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Daily Driver Challenge
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Vulgalour



Joined: 08 May 2018
Posts: 131
Location: Middlesbrough and Kent

PostPosted: Mon Apr 08, 2019 12:01 am    Post subject: Reply with quote

End of Week 19 report.

Not a lot to report, the most exciting thing I did this week was vacuum the cabin and order parts. I've got new front brake discs and pads, I'm going to rebuild the spare calipers so they're good as new, a pair of lower ball joints are on their way and a new wheel bearing kit is heading over for the driver's side which has started grumbling.

I had a trip to York to do today, about 120 mile round trip, and while I trust the Princess could do it I didn't want to tempt fate with that grumbling wheel bearing given the distance and the higher speeds I'd be travelling at so I chickened out and got a lift in the housemate's Range Rover. This turned out to be a good idea as I wasn't feeling too well on the way home so it was nice not to have to do the driving.

The trip to York was to collect a few interior bits for the BX and if I'm feeling better tomorrow, I'll be working on that for a little bit. Princess is still doing my regular duties, I'm just avoiding any sort of 50mph+ long drives until I've done the wheel bearing.
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Vulgalour



Joined: 08 May 2018
Posts: 131
Location: Middlesbrough and Kent

PostPosted: Sun Apr 14, 2019 7:46 pm    Post subject: Reply with quote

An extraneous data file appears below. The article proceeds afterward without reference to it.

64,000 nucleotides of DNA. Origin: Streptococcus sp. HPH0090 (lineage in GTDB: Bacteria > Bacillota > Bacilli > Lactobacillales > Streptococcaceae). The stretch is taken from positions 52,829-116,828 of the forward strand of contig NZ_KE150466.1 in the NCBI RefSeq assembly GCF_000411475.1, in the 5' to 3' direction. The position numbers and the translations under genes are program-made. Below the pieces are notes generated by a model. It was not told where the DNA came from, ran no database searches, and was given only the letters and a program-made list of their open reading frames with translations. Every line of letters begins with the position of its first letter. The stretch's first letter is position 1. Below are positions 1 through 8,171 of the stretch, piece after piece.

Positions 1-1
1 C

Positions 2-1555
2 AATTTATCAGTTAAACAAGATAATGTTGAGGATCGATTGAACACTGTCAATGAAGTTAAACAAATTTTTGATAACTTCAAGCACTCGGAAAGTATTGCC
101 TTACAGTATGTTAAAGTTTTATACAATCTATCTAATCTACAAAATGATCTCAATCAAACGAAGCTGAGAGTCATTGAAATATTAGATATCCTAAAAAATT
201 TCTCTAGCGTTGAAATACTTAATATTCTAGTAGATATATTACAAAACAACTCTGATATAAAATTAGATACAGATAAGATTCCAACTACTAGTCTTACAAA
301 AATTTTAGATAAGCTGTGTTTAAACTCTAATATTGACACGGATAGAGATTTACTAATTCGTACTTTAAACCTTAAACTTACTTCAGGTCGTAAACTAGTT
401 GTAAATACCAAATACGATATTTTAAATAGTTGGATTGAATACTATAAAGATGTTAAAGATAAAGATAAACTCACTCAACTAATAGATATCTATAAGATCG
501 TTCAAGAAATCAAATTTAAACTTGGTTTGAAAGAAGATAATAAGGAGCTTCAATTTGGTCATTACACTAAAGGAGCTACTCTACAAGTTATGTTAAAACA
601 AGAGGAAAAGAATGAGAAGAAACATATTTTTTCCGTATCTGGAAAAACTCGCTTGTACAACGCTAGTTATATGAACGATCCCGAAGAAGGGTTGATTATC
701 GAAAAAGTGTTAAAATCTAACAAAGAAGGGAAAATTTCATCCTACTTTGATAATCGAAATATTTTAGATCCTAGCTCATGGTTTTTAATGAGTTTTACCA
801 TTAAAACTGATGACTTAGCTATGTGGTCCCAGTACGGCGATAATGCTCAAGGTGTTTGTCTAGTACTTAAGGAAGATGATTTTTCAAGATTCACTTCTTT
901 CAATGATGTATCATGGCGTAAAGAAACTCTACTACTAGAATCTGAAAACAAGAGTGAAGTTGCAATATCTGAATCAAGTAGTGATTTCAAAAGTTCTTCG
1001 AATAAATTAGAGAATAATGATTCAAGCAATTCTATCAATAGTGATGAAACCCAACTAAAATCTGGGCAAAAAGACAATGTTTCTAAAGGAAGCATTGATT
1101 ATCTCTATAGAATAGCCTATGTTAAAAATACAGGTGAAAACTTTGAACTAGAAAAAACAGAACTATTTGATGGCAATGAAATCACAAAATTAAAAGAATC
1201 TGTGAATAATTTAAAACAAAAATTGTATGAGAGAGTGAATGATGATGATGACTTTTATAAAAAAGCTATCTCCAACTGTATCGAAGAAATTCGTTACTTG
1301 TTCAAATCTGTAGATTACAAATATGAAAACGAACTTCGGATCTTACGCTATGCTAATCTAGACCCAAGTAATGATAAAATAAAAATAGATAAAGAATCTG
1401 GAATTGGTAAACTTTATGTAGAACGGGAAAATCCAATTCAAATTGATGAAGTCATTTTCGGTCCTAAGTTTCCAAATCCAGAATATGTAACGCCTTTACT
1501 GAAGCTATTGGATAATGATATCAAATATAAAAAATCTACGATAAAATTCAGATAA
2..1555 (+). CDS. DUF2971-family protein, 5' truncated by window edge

End of Week 20 Report

Coolant - no noticeable usage
Oil - 400ml required. This is likely down to the motorway mileage done recently, does tend to consume a bit when doing higher speeds.

This week some goodies arrived. New brake pads, new discs, pair of lower ball joints, and a correct wheel bearing kit. Delivered, this was around 120, so a fairly big spend by my standards. The discs are one of the most expensive items to acquire, and one of the most needed.


I also had a look at cleaning up my spare gear selector box. The one on the car has had a bolt in place of one of the pins all the while I've owned it and you need to periodically tighten said bolt if you want to keep gear selection. I was hoping I could simply clean down the spare and swap it over.




Here you can see the pins that push into the casing. These are used to locate the bayonet-slot cup that holds the gear level ball and spring in place. The pins had a reputation for snapping off and while it's not terribly difficult to put another pin in, most folks seem to have bodged whatever they had to hand in there instead.


One thing I noticed on my spare was that the base plate had been whacked from the side. I'm not entirely sure how you'd manage to do this other than perhaps hitting it with forklift arms when moving the car around, so perhaps that's what happened.


Unfortunately, when I finally cut through the thick layer of gunk on the casing I found that it's very badly damaged with several cracks. It's realistically beyond repair and certainly not suitable for swapping with my original so I'll just have to look at getting the original repaired properly with a new pin when I have an opportunity to take it all apart.